Technicians work with lab equipment, take down observations and record data.
Lab technicians have more procedural responsibilities in research labs than their scientist co-workers according to the Bureau of Labor Statistics. While scientists may decide what experiments to run or adjust procedures, technicians are responsible for setup and operation of equipment, observation and note-taking, and recording and calculation of results. How much you make in this role depends what kind of lab you work for. Technicians work in a number of roles, including geological sample testing, biology, chemistry, food science, nuclear science and environmental science.
The Highest Paid Positions
Technicians in nuclear research labs make the most, bringing home a mean hourly wage of $32.07 per hour, or $66,700 per year. These research professionals help nuclear physicists with equipment operation and maintenance, and also ensure that quality control procedures get followed. Geologic and petroleum technicians also net respectable salaries. Responsible for testing soil samples, charting characteristics of drill holes and collecting information to help find new excavation sites, these technicians make an average of $28.08 per hour, a yearly salary of $58,400 per year.
Middle of the Road
Technicians working in chemistry research make a modest living, earning an average of $21.11 per hour or $43,900 per year. Good news for those interested in protecting the environment is that environmental science and protection technicians earn a decent living while also helping to investigate pollution and its causes. They take home $20.92 per hour on average, or $43,520 annually. Biological lab technicians, who might help research anything from animals to prescription drug effects, can expect to make $19.78 per hour, equivalent to $41,140 yearly.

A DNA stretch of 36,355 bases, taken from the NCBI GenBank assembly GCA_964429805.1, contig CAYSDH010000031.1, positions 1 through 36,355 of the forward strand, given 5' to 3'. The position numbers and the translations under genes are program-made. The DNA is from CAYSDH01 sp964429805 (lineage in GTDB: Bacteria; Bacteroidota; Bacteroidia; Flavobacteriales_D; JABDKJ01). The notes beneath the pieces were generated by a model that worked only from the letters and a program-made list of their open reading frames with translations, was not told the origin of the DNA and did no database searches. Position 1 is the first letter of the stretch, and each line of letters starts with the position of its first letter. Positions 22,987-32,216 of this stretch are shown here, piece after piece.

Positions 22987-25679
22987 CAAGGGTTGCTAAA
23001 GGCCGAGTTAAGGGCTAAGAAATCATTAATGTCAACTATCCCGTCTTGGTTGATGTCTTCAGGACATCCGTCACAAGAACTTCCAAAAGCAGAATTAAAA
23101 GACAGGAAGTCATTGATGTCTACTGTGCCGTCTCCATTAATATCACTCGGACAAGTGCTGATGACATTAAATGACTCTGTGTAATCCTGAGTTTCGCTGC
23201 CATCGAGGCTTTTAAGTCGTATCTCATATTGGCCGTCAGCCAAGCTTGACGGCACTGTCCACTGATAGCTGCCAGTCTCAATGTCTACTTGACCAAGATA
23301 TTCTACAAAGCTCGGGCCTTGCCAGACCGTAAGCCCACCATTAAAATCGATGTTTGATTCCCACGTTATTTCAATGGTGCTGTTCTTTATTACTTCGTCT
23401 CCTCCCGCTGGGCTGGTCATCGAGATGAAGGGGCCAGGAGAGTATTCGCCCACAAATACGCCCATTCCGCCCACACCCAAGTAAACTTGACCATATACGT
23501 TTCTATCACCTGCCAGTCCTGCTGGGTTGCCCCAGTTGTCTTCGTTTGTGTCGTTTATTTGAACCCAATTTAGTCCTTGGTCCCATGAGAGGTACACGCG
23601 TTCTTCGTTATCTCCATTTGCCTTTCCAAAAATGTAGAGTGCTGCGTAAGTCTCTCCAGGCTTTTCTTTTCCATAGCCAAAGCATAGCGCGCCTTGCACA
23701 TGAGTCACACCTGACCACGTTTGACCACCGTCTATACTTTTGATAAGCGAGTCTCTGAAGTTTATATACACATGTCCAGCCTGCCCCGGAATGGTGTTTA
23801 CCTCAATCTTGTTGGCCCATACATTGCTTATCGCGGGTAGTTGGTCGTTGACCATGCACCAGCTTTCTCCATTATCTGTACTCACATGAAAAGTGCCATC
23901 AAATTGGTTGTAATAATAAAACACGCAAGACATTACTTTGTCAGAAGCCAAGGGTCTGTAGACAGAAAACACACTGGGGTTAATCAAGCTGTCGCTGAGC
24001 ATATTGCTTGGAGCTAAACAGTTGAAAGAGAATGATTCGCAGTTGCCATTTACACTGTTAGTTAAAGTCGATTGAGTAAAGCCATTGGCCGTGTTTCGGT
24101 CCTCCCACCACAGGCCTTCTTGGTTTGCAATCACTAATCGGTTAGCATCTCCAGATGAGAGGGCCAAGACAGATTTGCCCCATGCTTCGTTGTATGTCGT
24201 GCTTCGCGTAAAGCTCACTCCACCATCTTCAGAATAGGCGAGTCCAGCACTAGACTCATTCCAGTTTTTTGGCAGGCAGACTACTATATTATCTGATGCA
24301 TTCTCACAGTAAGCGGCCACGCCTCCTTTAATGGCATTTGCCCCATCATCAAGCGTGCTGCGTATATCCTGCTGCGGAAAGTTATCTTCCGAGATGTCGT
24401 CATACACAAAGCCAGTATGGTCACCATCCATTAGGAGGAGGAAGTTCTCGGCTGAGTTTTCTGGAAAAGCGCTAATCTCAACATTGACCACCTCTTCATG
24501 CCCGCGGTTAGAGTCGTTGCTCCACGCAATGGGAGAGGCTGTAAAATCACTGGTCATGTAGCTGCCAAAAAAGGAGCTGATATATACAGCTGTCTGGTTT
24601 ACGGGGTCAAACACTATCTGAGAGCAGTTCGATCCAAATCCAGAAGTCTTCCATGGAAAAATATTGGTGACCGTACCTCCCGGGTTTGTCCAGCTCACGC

Agricultural and food scientist technicians may assist with anything from animal breeding to crop optimization to development of new packaged products, depending on their industry. They get paid a little less than other professionals for their efforts, making about $17.72 per hour or $36,850. Of all technicians profiled by the Bureau of Labor Statistics, forest and conservation technicians take home the least, earning an average of $17.49 per hour — about $36,370 annually.
Wages Aren’t the Only Factor
If you know a career as a research laboratory technician is for you but you’re not sure where to specialize, pay shouldn’t be the only deciding factor. Passion and interest are important, as is job availability. Little employment growth is expected for geological and petroleum technicians and for chemical technicians through to 2018, according to the Bureau of Labor Statistics. Environmental science opportunities are expected to increase faster than average, while all other sectors can expect an average increase in the number of jobs available.